British students voting Labour

This August 2015 video from Britain says about itself:

One of the many overflow meetings during the campaign to elect Jeremy Corbyn as Labour leader.

By Lamiat Sabin in Britain:

Students registering to vote for Labour

Friday 5th May 2017

93% have registered and over half want Corbyn for PM

AROUND 93 per cent of students who are entitled to vote have registered to do so and most say they will vote Labour, a survey revealed yesterday.

With Jeremy Corbyn as leader, Labour has the support of 55 per cent of students, up from 23 per cent in 2005 when Tony Blair was in charge.

And the Liberal Democrats are still struggling to recover from their broken promise on tuition fees seven years ago.

Their vote share used to be between 30 and 40 per cent, making them one the most popular parties among students, until their U-turn on fees while in coalition with the Tories. The party now trails at 12 per cent.

Student support for the Conservatives is at 18 per cent and Theresa May, who is more unpopular than her predecessor David Cameron, is cited as one of the reasons. The Greens are on 6 per cent and SNP 3 per cent.

The survey of 1,000 fulltime undergraduates, published on Thursday by the Higher Education Policy Institute (Hepi) and YouthSight, found students were most concerned about the EU and the NHS.

Asked to pick their top three issues facing the country, twothirds of students (66 per cent) highlighted both the EU and the NHS, followed by education (30 per cent), jobs (24 per cent), the economy (22 per cent), terrorism (17 per cent), housing (16 per cent), immigration (14 per cent) and the environment (13 per cent).

The student vote took a hit when the government introduced individual electoral registration in 2014-15. A drive to boost registration is likely to benefit Labour the most.

Holding the election in June, rather than in May, means that more students will be in their home constituencies, which could reduce the student vote in those marginal constituencies where campuses are located.

Hepi director Nick Hillman, said: “There are over a million undergraduates entitled to vote at this election and they are concentrated in certain constituencies. They are an important group of voters, but only if they choose to wield their power. “An overall majority of students who have made up their mind support Jeremy Corbyn.”

YouthSight managing director Ben Marks said: “The Lib Dems will have to work a lot harder to try and cleanse their brand of the damage inflicted by their volte face on student fees seven years ago.”

15 thoughts on “British students voting Labour

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  11. Adonis misses the wider point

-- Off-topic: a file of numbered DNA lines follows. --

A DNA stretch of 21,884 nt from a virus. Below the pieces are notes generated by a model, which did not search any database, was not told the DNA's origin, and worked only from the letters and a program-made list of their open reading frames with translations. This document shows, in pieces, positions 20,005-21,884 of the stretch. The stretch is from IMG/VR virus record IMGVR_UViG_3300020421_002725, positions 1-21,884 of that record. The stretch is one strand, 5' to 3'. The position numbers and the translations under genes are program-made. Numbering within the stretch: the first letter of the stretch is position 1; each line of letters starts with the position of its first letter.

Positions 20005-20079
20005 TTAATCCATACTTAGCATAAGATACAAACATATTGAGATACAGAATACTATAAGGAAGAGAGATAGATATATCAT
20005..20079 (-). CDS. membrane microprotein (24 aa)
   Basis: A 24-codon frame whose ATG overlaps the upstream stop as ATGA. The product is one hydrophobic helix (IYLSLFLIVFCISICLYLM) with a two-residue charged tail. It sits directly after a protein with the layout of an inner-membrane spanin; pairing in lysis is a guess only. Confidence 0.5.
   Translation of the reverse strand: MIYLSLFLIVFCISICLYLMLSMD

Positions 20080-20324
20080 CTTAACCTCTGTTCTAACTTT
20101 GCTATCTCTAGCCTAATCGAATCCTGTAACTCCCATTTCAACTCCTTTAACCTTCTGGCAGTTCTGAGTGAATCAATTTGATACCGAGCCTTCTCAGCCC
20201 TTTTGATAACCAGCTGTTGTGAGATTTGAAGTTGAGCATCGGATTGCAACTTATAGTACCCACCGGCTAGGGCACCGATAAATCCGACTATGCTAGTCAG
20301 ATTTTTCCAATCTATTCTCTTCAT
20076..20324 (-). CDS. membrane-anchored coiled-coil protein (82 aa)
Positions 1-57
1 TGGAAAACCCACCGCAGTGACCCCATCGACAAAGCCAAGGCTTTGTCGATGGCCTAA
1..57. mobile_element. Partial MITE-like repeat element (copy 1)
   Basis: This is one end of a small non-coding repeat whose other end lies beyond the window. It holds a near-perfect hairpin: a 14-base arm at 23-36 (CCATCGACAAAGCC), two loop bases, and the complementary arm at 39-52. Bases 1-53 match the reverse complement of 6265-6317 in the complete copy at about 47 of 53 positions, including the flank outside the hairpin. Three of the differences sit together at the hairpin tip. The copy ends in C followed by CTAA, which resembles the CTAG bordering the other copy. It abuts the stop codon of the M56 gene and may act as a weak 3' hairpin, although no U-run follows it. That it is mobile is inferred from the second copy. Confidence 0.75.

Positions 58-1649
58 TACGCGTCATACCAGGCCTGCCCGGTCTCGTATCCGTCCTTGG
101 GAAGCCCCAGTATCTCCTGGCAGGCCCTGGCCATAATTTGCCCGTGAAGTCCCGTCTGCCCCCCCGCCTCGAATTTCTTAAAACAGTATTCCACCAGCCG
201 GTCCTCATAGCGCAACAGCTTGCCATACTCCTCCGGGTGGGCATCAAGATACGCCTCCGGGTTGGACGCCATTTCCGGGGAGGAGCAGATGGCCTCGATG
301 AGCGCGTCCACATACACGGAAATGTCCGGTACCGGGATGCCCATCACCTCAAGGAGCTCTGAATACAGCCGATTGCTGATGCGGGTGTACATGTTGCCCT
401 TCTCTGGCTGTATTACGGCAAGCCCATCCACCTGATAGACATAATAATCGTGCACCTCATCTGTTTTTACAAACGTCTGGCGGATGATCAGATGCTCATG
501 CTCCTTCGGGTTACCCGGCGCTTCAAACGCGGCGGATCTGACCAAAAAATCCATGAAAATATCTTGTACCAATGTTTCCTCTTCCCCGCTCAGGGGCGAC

THE Morning Star rarely finds itself in agreement with Lord Adonis, one of Tony Blair’s favourite blue-sky thinkers. Whatever the question, his answer invariably included a major role for market forces.

    But now he has repeated his call for university vice-chancellors and their highest-paid colleagues to take a 50 per cent pay cut to help lower tuition fees.

    Unfortunately, the maths don’t work out very well. The average vice chancellor salary is now around £275,000 a year — almost twice that of the Prime Minister — and most universities will have no more than 20 staff on £100,000 or above, while tuition fees have increased to £9,250 per student. The Lord Adonis dividend might save them about a fiver a term.

    The bigger scandal is that Britain’s universities have in effect been handed over to the private sector.

    That’s why we now have vice chancellors such as George Holmes at the University of Bolton. As he told the Financial Times recently, “Universities are not public-sector bodies. We are independent, competitive organisations.”

    Posing next to his Bentley Continental, which takes him to his 30ft yacht moored on Lake Windermere, he boasted: “I have had a very successful career. I hope students use their education to get a good job and then they can have a Bentley. Do you want to be taught by someone who is successful or a failure?”

    Clearly, this is a vice-chancellor whose notions of “success” and education and of what defines a good teacher owe more to the private-sector boardroom than to any public service ethos.

    As he inherited a family fortune from property development, perhaps we shouldn’t be too surprised that he appears to know the price of everything and the value of nothing.


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